J Haem Pract 2017; 4(1). doi: 10.17225/jhp00103

Authors: Sandra Dodgson, Jenny Bryan, Cathy Harrison, Clare Ibbs, April Jones, Paul McLaughlin, Grainne O'Brien, Sharon Varney, Anne Wareing, Pamela Wick

Sandra Dodgson
Haemnet, London. Email:

Jenny Bryan
Medical Writer, London. Email:

Cathy Harrison
Haemophilia & Thrombosis Centre, Royal Hallamshire Hospital, Glossop Road, Sheffield S10 2JF.

Clare Ibbs
Arthur Bloom Haemophilia Centre, University Hospital of Wales, Heath Park, Cardiff CF14 4XW.

April Jones
Newcastle upon Tyne Hospitals NHS Trust, Royal Victoria Infirmary, Queen Victoria Road, Newcastle upon Tyne NE1 4LP.

Paul McLaughlin
Katharine Dormandy Haemophilia Centre and Thrombosis Unit, Royal Free London NHS Foundation Trust, Pond Street, London NW3 2QG.

Grainne O'Brien
Haemophilia and Thrombosis Centre, Royal Infirmary of Edinburgh, Little France Crescent, Edinburgh EH16 4SA.

Sharon Varney
Space for Learning,

Anne Wareing
Haematology Unit , St George's University Hospitals NHS Foundation Trust, London SW17 0Q.

Pamela Wick
Haemophilia & Thrombosis Centre, Glasgow Royal Infirmary, 84 Castle Street, Glasgow G4 0SF.


Members of the multi-disciplinary team involved in delivering haemophilia care face a range of significant clinical and service leadership challenges. These include the developing treatment landscape, the drive towards individualised care, an uneven age structure among haemophilia nurses and constrained budgets. Faced with such challenges, the ASPIRE programme has been established to encourage and support a new generation of haemophilia leaders who are committed to improving haemophilia care across the UK, and beyond. The programme is open to healthcare professional from multiple disciplines, and is designed to support the development of a leadership community comprising members of the haemophilia care team in a way that contrasts with hierarchical leadership and management courses more typically found in the NHS.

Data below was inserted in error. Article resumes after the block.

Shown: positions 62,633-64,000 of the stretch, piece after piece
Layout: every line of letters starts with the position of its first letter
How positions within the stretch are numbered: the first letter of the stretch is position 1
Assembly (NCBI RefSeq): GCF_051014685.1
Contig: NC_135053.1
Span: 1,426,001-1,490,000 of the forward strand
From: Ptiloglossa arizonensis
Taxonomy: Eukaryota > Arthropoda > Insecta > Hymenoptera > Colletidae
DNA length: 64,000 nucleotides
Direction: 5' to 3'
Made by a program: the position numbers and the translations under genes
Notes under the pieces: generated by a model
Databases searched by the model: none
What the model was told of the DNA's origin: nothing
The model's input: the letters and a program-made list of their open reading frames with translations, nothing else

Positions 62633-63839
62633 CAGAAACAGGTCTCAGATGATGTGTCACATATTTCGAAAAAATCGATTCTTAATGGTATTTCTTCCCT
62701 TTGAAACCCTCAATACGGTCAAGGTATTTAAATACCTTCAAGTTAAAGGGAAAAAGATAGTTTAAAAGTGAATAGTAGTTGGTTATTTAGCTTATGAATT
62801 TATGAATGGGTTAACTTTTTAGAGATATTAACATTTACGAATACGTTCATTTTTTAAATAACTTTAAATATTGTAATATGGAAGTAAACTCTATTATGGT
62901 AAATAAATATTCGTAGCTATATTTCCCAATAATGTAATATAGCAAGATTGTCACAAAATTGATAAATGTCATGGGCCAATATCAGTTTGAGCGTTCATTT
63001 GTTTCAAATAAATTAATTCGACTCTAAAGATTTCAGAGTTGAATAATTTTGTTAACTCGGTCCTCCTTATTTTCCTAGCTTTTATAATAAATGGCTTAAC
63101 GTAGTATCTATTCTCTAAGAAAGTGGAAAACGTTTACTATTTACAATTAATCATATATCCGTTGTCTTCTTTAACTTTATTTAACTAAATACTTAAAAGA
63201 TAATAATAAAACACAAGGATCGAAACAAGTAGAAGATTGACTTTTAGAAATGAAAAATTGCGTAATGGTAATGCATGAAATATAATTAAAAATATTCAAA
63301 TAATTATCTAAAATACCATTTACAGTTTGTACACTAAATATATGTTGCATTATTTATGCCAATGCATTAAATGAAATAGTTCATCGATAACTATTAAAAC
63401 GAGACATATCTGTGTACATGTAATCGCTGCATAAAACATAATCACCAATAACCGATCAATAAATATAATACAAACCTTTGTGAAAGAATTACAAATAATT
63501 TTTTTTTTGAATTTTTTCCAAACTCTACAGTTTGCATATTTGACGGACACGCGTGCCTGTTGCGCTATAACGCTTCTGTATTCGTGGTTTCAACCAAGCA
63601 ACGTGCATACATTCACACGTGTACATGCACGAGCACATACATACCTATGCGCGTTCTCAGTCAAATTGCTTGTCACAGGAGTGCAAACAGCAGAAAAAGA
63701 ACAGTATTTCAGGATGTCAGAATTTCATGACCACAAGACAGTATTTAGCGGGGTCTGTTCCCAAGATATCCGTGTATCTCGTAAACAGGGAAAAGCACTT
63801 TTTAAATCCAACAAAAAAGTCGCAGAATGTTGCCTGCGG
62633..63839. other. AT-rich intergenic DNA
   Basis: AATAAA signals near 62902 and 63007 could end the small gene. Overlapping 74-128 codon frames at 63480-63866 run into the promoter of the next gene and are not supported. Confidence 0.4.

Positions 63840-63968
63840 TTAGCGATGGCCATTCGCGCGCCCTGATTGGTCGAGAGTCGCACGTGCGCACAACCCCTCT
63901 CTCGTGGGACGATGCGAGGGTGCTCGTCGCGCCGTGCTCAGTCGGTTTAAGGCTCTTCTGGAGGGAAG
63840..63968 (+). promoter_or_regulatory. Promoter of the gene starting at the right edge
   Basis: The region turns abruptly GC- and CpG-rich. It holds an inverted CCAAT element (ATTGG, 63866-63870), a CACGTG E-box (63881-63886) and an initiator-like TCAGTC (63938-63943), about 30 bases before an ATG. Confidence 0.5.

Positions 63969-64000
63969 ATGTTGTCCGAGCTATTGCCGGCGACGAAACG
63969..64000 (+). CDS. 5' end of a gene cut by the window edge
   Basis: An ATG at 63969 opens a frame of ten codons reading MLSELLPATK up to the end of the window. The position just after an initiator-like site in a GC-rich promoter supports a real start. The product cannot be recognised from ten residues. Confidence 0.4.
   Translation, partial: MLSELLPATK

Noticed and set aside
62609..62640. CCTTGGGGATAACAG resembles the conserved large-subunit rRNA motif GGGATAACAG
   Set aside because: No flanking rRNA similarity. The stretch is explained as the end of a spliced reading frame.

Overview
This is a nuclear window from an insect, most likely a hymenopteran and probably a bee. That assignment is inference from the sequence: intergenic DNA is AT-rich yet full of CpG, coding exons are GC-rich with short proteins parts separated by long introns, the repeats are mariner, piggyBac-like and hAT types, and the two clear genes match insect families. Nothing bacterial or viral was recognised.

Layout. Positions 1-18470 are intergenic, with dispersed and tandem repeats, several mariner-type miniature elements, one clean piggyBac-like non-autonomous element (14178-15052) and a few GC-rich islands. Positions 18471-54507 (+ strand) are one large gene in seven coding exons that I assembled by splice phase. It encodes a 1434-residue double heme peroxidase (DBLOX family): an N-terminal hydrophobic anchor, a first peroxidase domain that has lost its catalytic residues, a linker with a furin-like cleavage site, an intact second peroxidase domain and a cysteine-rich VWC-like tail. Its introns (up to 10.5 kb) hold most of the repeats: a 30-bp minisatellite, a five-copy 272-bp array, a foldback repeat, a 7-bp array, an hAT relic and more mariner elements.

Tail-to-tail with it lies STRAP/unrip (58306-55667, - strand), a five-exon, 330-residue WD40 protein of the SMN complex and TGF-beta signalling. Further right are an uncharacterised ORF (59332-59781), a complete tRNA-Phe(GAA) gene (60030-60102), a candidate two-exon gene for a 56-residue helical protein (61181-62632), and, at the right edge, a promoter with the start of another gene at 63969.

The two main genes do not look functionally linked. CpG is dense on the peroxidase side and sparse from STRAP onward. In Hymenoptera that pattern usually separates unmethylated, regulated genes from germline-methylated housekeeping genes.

The ASPIRE programme was developed by Haemnet with funding from the Burdett Trust for Nursing.
The authors have advised no interests that might be perceived as posing a conflict or bias. This is an Open Access article distributed under the terms of the Creative Commons Attribution License (, which permits unrestricted use, distribution, and reproduction in any medium, provided the original work is properly cited.


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The Journal of Haemophilia Practice is published by Haemnet.

Haemnet is a registered charity that brings together and gives a voice to haemophilia nurses, physiotherapists and allied health care professionals, providing forums for collaborative research, educational activities and support.